In other news, Frod-man has made it his life’s mission to throw away all of our belongings. I pulled one of my go-to shoes out of the trash. Luckily, it was just hanging out in coffee grounds, and coffee grounds are less gross than feet, so the shoe can stay. His sippy cups and toys usually go in there when he’s done with them. Note: start teaching him to be a little more frugal. He takes it upon himself to toss his own dirty diapers into the shoe bin…I must have crossed our wires somewhere.

Okay, I’m rambling now, but if I’ve committed to blogging every day (or every day that I’m not in bed by 7:15pm). You’ve got to expect a few dull posts to come out.


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Just when I realize that the kids’ room and the playroom has stayed clean for two entire weeks.

Just when I look in the fridge and notice that I made ahead enough that an activity every evening isn’t going to make me pull all of my hair out.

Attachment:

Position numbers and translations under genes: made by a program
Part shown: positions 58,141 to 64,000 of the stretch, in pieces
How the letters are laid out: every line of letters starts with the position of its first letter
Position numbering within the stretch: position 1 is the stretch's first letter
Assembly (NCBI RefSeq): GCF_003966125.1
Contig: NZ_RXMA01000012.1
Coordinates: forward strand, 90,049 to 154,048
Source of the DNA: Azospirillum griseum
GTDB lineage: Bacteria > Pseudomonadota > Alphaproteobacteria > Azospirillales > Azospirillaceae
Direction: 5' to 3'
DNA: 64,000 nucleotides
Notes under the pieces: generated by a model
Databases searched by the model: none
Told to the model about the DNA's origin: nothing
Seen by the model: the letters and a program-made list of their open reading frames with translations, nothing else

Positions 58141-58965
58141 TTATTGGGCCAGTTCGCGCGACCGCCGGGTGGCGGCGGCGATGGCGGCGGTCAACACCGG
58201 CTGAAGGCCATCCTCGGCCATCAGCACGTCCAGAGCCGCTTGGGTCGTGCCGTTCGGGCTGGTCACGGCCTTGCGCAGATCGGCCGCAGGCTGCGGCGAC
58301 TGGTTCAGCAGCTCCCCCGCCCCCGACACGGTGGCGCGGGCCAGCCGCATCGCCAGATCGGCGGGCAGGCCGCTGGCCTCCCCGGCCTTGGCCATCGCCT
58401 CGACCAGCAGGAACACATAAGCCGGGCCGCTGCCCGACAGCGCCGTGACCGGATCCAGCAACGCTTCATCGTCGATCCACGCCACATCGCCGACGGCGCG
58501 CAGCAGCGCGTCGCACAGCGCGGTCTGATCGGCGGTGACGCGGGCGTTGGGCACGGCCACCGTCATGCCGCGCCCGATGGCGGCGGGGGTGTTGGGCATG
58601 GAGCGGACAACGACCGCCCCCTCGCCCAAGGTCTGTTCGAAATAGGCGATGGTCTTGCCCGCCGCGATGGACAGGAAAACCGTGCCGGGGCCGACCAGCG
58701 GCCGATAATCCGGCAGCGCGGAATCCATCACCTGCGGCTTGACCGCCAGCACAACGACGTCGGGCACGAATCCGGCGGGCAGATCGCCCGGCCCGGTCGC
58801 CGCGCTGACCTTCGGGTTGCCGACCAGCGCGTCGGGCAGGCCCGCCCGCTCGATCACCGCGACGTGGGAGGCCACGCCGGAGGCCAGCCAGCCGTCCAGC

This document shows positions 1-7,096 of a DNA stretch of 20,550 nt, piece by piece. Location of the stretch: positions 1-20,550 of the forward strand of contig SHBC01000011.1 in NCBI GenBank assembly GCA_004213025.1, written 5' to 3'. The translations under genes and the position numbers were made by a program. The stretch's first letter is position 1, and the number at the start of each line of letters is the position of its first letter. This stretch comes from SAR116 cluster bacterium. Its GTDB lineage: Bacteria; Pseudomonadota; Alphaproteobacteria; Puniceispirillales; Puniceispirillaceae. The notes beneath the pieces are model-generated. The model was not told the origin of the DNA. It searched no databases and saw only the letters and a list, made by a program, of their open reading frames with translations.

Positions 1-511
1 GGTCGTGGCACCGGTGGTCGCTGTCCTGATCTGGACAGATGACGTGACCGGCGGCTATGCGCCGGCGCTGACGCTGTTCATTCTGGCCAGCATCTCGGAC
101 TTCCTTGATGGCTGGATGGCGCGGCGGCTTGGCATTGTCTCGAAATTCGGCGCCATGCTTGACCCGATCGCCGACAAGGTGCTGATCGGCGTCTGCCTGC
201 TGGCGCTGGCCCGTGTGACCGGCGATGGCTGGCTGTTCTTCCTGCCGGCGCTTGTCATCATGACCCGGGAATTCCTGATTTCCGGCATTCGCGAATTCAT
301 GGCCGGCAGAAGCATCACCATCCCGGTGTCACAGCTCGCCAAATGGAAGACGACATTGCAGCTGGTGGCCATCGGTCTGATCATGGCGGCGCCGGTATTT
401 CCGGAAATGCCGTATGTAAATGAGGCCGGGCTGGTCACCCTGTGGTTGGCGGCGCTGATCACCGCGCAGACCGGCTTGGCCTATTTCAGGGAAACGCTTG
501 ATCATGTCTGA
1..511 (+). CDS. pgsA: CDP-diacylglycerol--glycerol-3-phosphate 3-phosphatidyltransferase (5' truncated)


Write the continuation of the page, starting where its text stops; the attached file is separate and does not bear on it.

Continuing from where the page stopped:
Just when it’s time to change the clocks, and I wake up with plenty of time to do the start-the-day dance.

Just when I nailed down a morning routine poster that the kids will actually use – and get excited about it.

Just when I pick stickers off of the end table and realize that there are no dust outlines.

Just when I found an easy way for the kids to stash their shoes when they walk in the door.

Just when I finish swapping out the last of the kids’ warm weather clothes for the cold.

Just when I finally have a seasonally appropriate decoration on the mantle.

Just when I get my business stuff semi-organized in one space (work in progress, I’m okay with that!).

Just when I move the couch to sweep underneath, and find no toys, crumbs or dust.

Just when I go to start the next load of laundry, and there’s not enough dirty to run it.

Just when the three sickies start to come out of their colds.

Just when the baby starts sleeping well in his crib.

Just when I feel like I’m getting the hang of this, that I have some teensy finger-grip of control on this little life of mine…




…I remember that we didn’t carve pumpkins. And I feel like the absolute worst.

Guess I shouldn’t have been so cocky.